Like many readers, I first became aquainted with J.R.R.Tolkien’s Middle Earth by way of The Hobbit. I was just entering high school and had already been exposed to the soaring intrumental combinations and quasi-mystical lyrics of the Led Zeppelin songs “Ramble On,” “Misty Mountain Hop” and the iconic “Battle of Evermore.” Thankfully The Hobbit introduced me to a Middle Earth that was less imposing and magnificent than the one hinted at by Page and Plant. This tale set in Tolkien’s newsprung world was scarcely yet more than a nursery story to be told to the young during the reading hour. Of course the story was not without terror, adversity and pain—no fairy tale is—but the level of emotional courage needed to simply keep reading was not so high that I and millions of others in the years since its first printing were unable to do so. Of course, The Hobbit was just the first book in what would become Tolkien’s lifework—a multi-book journey spanning thousands of years, from the first fires of Creation to a few final notes scribbled in Shire accountings in the Michel Delving Museum. After I had read The Hobbit many times, I decided I was ready for what my friends had told me was the very much darker part of the story. Thus I began reading The Lord of the Rings (LotR) while I was clerking in an antique shop over the summer of my 17th year. My life would be forever changed.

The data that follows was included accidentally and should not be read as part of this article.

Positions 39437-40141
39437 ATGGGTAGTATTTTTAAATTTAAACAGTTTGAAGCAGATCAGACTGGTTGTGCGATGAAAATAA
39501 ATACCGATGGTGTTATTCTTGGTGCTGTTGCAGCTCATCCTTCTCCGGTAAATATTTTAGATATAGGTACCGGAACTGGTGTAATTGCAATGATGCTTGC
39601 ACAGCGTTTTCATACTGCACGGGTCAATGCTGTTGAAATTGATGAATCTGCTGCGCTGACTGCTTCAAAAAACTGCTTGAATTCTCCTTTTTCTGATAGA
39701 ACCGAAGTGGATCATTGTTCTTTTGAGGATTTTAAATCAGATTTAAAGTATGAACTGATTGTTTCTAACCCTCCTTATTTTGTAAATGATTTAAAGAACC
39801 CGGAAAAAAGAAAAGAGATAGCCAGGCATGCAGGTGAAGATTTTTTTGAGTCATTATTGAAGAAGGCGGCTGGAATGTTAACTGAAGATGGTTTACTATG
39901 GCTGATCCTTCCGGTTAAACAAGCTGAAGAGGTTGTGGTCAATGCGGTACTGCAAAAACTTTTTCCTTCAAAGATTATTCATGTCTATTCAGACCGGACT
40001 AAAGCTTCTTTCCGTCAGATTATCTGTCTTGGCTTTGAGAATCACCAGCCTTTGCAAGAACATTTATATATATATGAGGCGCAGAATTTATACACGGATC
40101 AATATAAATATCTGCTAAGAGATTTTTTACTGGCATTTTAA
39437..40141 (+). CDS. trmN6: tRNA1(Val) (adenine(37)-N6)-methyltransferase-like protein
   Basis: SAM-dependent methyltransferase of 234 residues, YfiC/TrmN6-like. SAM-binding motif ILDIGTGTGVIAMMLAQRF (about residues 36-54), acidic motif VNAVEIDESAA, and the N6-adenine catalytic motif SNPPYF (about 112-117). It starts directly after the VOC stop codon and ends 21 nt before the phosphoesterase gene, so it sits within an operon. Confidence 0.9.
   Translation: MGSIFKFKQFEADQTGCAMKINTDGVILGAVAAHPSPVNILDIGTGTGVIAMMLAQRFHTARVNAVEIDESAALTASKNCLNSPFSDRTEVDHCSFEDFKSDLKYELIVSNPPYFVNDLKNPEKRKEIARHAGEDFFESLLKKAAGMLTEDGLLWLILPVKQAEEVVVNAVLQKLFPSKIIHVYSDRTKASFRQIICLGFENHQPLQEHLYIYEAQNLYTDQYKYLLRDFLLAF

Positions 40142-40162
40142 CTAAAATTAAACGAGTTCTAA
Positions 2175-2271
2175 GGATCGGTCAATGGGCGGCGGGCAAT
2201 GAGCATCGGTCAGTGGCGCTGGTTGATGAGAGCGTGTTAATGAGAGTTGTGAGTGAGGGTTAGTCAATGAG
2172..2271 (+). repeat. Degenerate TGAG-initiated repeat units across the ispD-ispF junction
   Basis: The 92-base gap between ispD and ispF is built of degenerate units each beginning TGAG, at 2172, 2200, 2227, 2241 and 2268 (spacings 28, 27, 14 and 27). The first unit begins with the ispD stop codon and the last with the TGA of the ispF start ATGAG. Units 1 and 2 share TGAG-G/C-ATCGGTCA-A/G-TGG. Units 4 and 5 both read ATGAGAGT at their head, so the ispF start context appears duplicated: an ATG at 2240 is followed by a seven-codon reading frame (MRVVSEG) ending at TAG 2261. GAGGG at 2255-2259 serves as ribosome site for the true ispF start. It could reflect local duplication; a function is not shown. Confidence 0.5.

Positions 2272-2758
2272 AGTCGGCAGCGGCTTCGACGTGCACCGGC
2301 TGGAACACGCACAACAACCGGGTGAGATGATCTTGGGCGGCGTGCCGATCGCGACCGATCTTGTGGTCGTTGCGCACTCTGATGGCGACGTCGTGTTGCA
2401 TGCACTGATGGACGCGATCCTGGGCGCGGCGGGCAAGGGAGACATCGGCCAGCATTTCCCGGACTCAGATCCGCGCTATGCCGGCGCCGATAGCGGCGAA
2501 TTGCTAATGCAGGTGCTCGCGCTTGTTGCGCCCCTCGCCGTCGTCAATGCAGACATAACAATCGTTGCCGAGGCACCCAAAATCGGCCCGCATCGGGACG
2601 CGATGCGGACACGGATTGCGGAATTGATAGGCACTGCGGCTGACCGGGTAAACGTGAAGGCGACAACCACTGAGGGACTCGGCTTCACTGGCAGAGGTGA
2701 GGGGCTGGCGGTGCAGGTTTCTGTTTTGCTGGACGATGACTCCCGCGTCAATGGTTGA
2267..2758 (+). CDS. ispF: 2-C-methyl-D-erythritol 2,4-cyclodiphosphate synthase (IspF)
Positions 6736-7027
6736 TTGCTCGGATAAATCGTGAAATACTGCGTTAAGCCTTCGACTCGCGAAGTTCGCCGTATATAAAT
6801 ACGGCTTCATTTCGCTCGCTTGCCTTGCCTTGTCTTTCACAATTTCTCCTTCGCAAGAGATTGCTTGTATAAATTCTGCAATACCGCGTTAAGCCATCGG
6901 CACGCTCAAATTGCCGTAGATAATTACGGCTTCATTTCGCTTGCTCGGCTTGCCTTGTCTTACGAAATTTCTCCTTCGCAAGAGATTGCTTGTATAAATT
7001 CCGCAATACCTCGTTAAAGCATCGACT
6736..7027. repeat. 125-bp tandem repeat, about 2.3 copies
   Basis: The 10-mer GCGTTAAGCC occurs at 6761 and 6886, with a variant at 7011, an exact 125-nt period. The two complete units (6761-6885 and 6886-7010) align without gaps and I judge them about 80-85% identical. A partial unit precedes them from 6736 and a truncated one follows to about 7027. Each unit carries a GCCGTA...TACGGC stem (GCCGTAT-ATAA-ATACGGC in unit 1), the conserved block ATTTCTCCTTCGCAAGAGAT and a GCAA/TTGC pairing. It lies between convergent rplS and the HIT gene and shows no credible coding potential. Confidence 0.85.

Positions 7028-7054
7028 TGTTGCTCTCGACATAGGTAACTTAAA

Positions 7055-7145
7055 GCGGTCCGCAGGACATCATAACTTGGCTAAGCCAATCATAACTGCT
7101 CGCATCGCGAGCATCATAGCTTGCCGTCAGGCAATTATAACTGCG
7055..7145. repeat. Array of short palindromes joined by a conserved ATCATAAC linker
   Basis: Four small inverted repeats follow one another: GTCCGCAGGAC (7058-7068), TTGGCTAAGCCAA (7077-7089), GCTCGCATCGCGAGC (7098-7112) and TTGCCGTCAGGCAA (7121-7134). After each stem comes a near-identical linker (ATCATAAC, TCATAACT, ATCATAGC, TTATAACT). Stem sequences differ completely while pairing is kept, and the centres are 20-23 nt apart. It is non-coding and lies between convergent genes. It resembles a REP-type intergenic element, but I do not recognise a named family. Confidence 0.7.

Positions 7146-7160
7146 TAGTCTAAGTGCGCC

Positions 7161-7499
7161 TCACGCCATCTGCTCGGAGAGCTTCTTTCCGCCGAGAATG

“When Mr. Bilbo Baggins of Bag End announced that he would shortly be celebrating his eleventy-first birthday with a party of special magnificence...” I was so enchanted by those words and the five-hundred, sixty-one thousand, seven-hundred and sixty eight that followed I hardly remember anything else from the years I lived the book. That’s not entirely true—I graduated from high school, went on to junior college and 3 years at the University of New Mexico studying anthropology, made friends, had interesting jobs, found out about my biological parents, moved back home to a little wood-heated line shack from which I launched several failed careers including children’s book writer, illustrator and poet, fell in unrequited love at least a dozen times and watched my parents succumb to old age and death. During at least 18 of the intervening years I not only read the LotR many times, but also the “prequel” to the tale, The Silmarillion (not to mention the many annotated versions that followed).